Adjusting Exchange Online Deleted Item Retention
Have you been getting frantic calls and emails from your Exchange Online users who are trying to get an email that they accidentally deleted a few weeks ago, but they can’t find it anywhere? They’re probably running up against the default limit that Exchange Online uses for deleted item recovery.
By default, items that have been deleted in Exchange Online are available to be recovered for a period of 14 days. If you have users looking to recover items that have been deleted more than two weeks ago, then you’ll need to adjust some deleted item retention settings.
How to adjust Exchange Online deleted item retention rules
If your users need more time to recover those deleted emails, then you can increase this period up to a maximum of 30 days in just a few simple steps using Windows PowerShell. Here are the steps below:
- Connect to Exchange Online using PowerShell. If you need to review how to do this, check out my article that walks you through how to connect to Exchange Online using PowerShell.
- Enter and run this PowerShell command:
Get-Mailbox | Set-Mailbox -SingleItemRecoveryEnabled $True -RetainDeletedItemsFor 30
Note: you can adjust this command to be directed at specific mailboxes or you can keep it open for all mailboxes.
- As always, make sure to disconnect your session when you are done using one of the following commands:
Taking a step back for a moment, let’s consider the misconception folks have with regard to Office 365 and Exchange Online. Microsoft offers 99.9% availability, but that focus is on the availability of existing data. There is no backup and recovery solution that allows you to reach back in time for data.
Say Goodbye to Traditional PC Lifecycle Management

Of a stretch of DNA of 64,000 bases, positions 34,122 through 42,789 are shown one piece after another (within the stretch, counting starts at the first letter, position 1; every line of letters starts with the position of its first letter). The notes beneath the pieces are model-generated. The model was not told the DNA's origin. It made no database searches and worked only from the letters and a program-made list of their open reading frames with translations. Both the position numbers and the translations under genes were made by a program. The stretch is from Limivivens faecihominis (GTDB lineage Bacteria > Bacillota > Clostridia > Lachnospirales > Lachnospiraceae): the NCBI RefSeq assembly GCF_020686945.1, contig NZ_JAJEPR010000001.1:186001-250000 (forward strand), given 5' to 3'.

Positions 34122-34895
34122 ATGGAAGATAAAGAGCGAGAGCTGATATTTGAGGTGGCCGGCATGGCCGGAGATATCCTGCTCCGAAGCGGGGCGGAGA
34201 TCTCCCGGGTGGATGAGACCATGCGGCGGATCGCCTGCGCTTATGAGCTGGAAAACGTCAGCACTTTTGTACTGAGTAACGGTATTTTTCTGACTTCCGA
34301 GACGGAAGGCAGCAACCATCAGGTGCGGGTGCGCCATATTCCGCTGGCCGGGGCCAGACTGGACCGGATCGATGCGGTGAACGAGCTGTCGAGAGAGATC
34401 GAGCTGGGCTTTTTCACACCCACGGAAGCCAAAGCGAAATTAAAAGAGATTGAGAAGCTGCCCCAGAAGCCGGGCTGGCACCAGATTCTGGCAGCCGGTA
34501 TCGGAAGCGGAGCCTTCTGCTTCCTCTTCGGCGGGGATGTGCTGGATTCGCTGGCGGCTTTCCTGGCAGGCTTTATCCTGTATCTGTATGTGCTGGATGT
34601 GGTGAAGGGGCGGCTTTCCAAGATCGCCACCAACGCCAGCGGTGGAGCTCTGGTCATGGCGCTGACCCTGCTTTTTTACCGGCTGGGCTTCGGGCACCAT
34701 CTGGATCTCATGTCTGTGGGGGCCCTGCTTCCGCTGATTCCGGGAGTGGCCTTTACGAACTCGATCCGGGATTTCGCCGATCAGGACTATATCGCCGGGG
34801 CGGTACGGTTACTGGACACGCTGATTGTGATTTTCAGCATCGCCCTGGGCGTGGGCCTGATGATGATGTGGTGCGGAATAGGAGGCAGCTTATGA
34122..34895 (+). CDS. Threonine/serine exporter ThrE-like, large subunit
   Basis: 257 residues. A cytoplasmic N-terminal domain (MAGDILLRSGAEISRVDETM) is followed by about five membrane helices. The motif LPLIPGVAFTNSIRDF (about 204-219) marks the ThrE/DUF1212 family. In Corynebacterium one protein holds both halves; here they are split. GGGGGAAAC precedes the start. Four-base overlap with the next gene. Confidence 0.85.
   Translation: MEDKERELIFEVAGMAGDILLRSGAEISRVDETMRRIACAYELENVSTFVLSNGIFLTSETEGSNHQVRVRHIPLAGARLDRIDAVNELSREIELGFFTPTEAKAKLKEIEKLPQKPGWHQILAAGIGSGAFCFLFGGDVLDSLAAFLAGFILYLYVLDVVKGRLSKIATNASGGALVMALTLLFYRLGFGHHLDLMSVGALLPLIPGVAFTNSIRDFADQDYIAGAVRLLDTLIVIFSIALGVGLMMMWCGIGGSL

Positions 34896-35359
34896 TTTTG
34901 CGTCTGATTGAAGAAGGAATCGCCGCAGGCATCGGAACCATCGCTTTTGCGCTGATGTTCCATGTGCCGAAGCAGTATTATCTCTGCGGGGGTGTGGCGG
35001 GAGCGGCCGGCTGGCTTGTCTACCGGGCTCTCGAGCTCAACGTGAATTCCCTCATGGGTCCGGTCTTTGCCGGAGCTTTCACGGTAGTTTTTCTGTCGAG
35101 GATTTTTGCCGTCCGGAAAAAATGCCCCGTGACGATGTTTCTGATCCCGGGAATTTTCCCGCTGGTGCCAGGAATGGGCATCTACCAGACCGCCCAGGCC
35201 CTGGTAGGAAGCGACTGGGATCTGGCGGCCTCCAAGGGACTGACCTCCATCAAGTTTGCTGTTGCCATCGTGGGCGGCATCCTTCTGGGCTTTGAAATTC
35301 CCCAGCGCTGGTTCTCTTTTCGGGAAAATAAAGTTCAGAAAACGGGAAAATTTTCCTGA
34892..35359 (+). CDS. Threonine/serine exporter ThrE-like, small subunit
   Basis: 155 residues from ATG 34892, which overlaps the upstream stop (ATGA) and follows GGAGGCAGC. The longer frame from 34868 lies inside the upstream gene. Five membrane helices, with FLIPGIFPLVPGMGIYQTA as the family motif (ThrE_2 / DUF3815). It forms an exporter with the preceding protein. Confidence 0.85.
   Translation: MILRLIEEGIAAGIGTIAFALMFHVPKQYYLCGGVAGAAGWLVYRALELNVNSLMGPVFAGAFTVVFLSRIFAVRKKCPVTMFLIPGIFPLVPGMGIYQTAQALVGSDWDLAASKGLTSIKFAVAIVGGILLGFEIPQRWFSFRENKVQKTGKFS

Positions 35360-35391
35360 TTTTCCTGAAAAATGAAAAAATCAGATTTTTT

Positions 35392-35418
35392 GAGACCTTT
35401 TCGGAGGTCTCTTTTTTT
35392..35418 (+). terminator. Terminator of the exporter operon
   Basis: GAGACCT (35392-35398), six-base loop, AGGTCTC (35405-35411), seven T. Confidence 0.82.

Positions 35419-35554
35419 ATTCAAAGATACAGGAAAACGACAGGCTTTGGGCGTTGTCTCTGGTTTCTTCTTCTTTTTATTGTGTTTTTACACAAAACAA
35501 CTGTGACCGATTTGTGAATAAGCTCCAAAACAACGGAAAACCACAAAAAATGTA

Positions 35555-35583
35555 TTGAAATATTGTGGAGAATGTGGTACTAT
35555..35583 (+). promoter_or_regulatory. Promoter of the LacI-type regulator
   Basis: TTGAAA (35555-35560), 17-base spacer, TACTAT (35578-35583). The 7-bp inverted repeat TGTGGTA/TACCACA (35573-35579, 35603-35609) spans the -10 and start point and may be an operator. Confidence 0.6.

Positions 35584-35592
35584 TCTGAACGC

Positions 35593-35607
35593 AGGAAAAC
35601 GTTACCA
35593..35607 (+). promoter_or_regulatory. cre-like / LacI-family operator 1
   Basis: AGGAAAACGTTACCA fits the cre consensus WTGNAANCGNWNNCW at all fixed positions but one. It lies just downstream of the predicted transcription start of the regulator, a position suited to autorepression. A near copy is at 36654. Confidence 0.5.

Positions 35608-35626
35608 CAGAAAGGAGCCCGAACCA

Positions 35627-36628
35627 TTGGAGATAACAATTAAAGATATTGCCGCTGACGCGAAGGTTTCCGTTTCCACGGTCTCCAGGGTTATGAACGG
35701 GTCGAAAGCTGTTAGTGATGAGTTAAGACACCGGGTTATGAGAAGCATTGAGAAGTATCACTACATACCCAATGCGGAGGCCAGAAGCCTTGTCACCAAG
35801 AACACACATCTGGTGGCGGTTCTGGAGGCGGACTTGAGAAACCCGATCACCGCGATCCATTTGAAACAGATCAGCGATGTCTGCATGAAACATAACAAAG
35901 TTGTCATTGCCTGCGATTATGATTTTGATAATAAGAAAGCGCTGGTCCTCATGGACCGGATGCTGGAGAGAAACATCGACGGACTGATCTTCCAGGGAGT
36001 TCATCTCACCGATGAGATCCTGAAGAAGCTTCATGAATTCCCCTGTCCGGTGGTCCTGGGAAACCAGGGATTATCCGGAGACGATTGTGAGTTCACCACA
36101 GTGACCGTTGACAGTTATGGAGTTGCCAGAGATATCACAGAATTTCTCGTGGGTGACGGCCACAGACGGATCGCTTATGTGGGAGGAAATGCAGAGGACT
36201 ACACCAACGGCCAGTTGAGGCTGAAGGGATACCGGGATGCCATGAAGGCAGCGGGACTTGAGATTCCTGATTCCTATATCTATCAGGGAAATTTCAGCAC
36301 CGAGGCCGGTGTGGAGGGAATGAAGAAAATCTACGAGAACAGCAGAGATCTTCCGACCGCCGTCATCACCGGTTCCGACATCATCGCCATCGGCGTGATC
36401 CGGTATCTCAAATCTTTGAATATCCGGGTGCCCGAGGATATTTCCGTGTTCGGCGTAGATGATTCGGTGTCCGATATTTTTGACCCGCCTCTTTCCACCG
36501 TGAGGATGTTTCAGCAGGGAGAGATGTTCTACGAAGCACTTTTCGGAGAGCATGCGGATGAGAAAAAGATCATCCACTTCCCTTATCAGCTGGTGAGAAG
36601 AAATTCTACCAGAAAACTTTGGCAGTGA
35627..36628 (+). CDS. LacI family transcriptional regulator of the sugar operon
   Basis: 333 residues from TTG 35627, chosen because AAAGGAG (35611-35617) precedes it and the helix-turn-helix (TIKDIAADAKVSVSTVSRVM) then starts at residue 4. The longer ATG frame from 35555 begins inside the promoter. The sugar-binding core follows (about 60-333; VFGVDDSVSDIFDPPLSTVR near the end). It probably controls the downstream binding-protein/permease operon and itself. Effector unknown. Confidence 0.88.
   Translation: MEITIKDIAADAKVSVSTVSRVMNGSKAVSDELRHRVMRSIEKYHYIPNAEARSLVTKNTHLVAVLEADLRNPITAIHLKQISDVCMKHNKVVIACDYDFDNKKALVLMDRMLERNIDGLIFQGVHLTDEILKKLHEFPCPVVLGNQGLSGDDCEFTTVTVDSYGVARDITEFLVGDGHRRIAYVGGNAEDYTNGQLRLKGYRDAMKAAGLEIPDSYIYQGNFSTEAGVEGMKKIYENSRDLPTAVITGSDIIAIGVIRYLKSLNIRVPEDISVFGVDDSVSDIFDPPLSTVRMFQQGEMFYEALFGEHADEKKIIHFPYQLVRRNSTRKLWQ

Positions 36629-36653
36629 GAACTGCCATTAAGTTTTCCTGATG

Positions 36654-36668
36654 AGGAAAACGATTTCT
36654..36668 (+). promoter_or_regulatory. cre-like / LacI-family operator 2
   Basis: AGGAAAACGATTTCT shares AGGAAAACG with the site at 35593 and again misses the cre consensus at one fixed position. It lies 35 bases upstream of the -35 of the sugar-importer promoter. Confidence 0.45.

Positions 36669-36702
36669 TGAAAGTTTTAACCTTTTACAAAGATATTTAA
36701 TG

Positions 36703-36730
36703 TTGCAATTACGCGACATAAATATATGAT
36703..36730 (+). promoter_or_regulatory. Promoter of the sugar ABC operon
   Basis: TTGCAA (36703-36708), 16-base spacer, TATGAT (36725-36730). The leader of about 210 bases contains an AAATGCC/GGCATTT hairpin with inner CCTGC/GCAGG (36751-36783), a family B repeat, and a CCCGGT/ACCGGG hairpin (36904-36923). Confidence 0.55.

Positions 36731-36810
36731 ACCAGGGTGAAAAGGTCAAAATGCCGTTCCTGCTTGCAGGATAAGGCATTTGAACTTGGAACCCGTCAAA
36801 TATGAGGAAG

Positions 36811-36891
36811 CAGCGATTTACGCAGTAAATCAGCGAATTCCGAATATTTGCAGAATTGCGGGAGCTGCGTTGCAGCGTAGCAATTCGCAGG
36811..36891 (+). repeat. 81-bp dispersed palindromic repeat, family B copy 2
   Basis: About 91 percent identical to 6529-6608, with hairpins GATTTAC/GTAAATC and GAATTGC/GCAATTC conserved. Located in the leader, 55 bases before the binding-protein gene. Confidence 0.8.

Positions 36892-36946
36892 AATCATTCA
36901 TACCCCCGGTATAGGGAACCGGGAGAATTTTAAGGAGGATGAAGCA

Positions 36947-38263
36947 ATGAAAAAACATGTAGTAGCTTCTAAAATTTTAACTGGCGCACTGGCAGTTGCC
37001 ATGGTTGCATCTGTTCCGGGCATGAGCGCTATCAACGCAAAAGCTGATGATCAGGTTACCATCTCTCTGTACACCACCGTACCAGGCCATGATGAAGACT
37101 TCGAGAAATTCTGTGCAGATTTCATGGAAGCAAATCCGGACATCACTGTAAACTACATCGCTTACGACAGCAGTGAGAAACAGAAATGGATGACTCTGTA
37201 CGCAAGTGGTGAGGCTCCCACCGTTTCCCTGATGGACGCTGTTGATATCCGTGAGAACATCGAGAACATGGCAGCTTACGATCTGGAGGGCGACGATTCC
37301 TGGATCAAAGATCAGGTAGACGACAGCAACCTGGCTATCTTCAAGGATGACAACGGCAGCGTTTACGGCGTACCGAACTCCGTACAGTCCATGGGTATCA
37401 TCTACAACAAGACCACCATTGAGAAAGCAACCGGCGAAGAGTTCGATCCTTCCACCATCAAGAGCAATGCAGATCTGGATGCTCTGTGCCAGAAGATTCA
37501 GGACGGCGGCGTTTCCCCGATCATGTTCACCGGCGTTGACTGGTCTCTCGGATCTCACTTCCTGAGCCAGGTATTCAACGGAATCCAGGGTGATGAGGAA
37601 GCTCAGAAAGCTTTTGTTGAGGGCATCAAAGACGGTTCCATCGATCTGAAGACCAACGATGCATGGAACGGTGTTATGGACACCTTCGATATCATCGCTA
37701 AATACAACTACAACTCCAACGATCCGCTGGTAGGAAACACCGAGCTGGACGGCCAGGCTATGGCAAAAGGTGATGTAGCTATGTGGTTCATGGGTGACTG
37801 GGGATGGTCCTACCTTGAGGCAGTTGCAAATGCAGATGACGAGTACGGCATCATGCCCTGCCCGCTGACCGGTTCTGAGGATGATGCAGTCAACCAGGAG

Traditional IT tools, including Microsoft SCCM, Ghost Solution Suite, and KACE, often require considerable custom configurations by T3 technicians (an expensive and often elusive IT resource) to enable management of a hybrid onsite + remote workforce. In many cases, even with the best resources, organizations are finding that these on-premise tools simply cannot support remote endpoints consistently and reliably due to infrastructure limitations.
With an archive solution you would not be able to recover something deleted beyond the deleted item retention time. And as you’ve just learned, that time period is limited to 30 days at most. As a result, that puts you in an awkward position to provide message retrieval for those (hopefully few) moments when you need to.
Exchange Online deleted message retrieval options
What are some additional options when it comes to providing message retrieval for Exchange Online users? You have two options in this regard.
1. Put mailboxes on legal hold
The first is to place mailboxes on legal hold — also known as a litigation hold — which will retain all mailbox contents for the duration of the hold. To be prepared continually you would need to initiate legal hold at the outset of using Exchange Online so that mailboxes are on hold and data is preserved.
This does not mean, by initiating legal hold, that end users will now be able to retrieve their own message in much the same way they can retrieve deleted items still held under the retention time. Rather, it will require an administrator to recover the items through a discovery search. It’s not an elegant solution and may require additional fees to purchase the archive piece of Office 365.
2. Use a third-party email message archiving service
The second option is to utilize a third-party, cloud-based archive solution so that messages are retained in this way. End users might be given the ability to retrieve their own archived messages in this case but they would not be capable of deleting them.
Ultimately there are options. Unfortunately, at this time, increasing deleted item retention time is a limited solution at best, with legal hold being a poor secondary option.